Others considered: Austin Collie, Guy Holliday, Aaron Roderick

Offensive line

Robert Anae

While he has spent much of his time of late as an offensive coordinator, Anae spent most of his coaching years working with the offensive line. He was the offensive line coach at Boise State, UNLV, Texas Tech and Arizona.

How he’s connected: He played for the Cougars from 1981-1984 and coached at BYU three different times.

Others considered: Garett Tujague, Jeff Grimes, Trevor Matich

Tight ends

Brian Billick

The tight end position has been almost nonexistent for the Cougars receiving game for the last number of years. Who better to restore a prominent place than former Cougar and NFL head coach in Brian Billick. As well as being an all-conference tight end with the Cougars, he coached tight ends for 10 years in college and the NFL.

How he’s connected: He played for BYU from 1974-76 and was a graduate assistant in 1978.

Others considered: Todd Heap, Chad Lewis


Defensive coordinator

Kyle Whittingham

Before he took over as the head coach for the University of Utah, Whittingham had great success as the Utes’ defensive coordinator for a decade under Ron McBride and Urban Meyer. Even as a head coach, his teams have been known for what they do on defense.

How he’s connected: He players for the Cougars from 1978-1981 and was a graduate assistant in 1985-86.

Others considered: Bronco Mendenhall, Kalani Sitake

Defensive line

Brett Keisel

Ties to the NFL and an understanding of what it’s like to be a Cougar are two keys factors to making this staff, and Keisel has both. After leaving the Cougars, he had a very successful 12-year NFL career with the Pittsburgh Steelers where he made a Pro Bowl and won two Super Bowls.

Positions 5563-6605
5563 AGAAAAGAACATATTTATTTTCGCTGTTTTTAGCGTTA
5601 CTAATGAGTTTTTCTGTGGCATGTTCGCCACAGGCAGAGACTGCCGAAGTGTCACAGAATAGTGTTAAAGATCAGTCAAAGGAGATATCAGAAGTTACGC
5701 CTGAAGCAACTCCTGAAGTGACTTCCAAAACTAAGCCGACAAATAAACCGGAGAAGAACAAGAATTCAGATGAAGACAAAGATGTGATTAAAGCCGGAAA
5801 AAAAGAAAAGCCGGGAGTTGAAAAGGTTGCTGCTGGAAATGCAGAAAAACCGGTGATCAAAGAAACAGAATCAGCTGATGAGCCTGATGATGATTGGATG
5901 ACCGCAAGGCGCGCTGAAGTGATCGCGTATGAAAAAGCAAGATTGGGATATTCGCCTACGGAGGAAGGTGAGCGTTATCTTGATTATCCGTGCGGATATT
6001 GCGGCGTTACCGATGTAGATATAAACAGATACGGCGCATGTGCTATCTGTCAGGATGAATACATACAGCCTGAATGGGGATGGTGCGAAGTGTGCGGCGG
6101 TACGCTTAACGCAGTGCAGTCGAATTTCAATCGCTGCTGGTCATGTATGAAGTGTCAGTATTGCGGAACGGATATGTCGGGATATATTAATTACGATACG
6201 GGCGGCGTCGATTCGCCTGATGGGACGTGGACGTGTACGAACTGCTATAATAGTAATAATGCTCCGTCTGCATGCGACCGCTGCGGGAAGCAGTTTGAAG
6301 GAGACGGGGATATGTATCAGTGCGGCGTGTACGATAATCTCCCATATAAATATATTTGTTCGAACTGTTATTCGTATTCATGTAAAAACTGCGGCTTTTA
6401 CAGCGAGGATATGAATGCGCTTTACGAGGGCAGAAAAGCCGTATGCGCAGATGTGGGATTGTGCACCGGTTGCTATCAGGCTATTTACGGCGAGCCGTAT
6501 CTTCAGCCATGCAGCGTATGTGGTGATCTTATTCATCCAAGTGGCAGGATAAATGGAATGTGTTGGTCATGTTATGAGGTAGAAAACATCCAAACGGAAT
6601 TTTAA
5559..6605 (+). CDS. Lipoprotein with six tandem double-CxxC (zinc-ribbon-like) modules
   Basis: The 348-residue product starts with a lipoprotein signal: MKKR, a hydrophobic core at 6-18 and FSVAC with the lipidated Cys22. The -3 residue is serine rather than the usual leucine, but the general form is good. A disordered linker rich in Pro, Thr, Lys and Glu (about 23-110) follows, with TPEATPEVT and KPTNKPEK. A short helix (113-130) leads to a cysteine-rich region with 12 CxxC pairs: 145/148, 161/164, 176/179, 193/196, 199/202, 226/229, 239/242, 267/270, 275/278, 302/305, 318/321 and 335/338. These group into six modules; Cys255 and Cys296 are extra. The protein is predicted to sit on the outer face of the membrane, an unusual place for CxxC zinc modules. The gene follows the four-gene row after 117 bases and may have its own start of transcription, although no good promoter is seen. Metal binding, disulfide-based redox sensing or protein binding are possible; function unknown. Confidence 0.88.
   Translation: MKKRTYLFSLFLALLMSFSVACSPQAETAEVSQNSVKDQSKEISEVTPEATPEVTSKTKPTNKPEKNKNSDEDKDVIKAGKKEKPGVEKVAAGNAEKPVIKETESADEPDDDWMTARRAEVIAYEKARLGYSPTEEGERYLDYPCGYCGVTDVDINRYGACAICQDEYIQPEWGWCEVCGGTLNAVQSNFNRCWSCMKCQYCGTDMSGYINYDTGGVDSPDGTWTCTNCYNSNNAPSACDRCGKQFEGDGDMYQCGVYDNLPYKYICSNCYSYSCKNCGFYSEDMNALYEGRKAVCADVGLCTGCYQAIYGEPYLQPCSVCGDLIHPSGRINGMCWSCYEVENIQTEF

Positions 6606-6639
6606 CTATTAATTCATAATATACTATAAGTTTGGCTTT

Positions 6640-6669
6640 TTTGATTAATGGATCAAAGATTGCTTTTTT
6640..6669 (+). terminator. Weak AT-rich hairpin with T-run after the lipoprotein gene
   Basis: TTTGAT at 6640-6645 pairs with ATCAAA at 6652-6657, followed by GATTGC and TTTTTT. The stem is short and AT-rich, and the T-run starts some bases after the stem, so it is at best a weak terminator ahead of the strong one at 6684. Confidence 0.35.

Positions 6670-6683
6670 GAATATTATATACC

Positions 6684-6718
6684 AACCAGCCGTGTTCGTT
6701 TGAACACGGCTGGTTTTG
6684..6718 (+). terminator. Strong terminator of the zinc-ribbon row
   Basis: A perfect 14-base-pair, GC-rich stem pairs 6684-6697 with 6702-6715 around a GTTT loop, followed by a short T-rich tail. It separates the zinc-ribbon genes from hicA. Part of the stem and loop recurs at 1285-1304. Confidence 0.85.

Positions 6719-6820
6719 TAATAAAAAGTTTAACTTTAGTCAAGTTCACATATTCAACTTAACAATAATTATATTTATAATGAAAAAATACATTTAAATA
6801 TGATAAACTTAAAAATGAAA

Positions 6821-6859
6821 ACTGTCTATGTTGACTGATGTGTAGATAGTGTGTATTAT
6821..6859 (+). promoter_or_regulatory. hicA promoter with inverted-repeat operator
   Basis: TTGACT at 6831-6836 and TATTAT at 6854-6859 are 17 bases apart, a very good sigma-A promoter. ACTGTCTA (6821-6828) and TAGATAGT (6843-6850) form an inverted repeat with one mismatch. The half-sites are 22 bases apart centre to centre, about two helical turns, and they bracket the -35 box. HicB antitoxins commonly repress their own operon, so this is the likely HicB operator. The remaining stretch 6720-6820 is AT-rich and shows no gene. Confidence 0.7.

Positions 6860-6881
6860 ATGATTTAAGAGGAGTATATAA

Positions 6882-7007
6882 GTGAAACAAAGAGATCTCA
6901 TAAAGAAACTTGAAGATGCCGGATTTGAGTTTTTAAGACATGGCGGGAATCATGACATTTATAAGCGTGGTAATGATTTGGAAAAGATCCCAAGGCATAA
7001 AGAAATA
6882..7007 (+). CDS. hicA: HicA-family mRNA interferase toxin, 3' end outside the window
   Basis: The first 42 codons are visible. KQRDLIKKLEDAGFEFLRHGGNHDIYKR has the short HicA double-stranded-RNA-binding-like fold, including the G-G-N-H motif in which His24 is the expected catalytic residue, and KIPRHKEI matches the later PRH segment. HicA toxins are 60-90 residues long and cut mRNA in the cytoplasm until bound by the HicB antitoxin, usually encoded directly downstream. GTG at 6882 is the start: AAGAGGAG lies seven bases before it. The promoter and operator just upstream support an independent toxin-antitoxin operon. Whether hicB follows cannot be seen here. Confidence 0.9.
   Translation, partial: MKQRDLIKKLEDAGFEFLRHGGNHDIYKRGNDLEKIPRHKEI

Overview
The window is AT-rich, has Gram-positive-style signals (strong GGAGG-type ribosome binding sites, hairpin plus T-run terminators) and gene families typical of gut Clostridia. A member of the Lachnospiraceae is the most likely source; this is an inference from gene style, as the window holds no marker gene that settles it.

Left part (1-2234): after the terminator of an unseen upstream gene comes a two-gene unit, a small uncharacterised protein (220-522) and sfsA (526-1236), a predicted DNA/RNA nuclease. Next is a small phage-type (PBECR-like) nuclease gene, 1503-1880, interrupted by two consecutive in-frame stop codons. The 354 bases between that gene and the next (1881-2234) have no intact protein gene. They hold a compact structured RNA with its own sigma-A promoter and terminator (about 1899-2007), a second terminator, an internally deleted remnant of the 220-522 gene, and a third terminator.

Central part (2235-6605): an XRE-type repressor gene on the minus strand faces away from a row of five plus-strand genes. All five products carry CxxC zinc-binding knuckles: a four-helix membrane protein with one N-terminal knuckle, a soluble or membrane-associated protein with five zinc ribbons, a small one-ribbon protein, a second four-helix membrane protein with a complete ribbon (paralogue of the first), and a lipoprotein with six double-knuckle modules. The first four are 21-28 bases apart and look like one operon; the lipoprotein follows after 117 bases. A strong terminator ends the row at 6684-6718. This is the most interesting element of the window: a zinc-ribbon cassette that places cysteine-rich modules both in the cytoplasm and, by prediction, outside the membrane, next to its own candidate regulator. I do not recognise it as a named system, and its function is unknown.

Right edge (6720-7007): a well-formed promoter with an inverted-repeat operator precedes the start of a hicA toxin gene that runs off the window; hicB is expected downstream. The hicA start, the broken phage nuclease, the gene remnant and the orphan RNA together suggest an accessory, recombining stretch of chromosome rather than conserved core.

How he’s connected: He played for the Cougars from 1997-2001. 

Others considered: Steve Kaufusi


Kalani Sitake

While he played fullback with the Cougars, he has spent most of his coaching career working with the linebackers. In fact, he was over the linebackers at the University of Utah for 10 years, including when he was the defensive coordinator

How he’s connected: He played for BYU from 1997-2000 and was a graduate assistant in 2002.

Others considered: Rob Morris, Todd Shell


Bronco Mendenhall

Mendenhall knows how the Cougars work and had plenty of success working in the secondary before he came to BYU. Before his was a head coach or a defensive coordinator, Mendenhall spend more than a decade as a defensive backs coach for New Mexico, Oregon State, Northern Arizona and Snow college.

How he’s connected: He was the head coach of the Cougars from 2005-15 and the defensive coordinator in 2003-04.

Others considered: Tom Holmoe, DeWayne Walker, Brian Mitchell

Special teams

Vai Sikahema

Sikahema would be a great fit on the BYU staff for his knowledge od special teams and his ability to recruit. He was a standout running back and return man during his time at BYU, and was a two-time Pro Bowl selection as a return man in the NFL.

How he’s connected: He played for the Cougars from 1980-81 and 83-85. 

Others considered: Paul Tidwell, Kelly Poppinga, Barry Lamb

Recruiting coordinator

Steve Young

The most recognizable face in BYU football history would be the perfect fit to convince recruits what being a Cougar is all about. He had great success during his time at BYU and followed it up with a Hall of Fame NFL career.

How he’s connected: He played for the Cougars from 1980-83.

Others considered: LaVell Edwards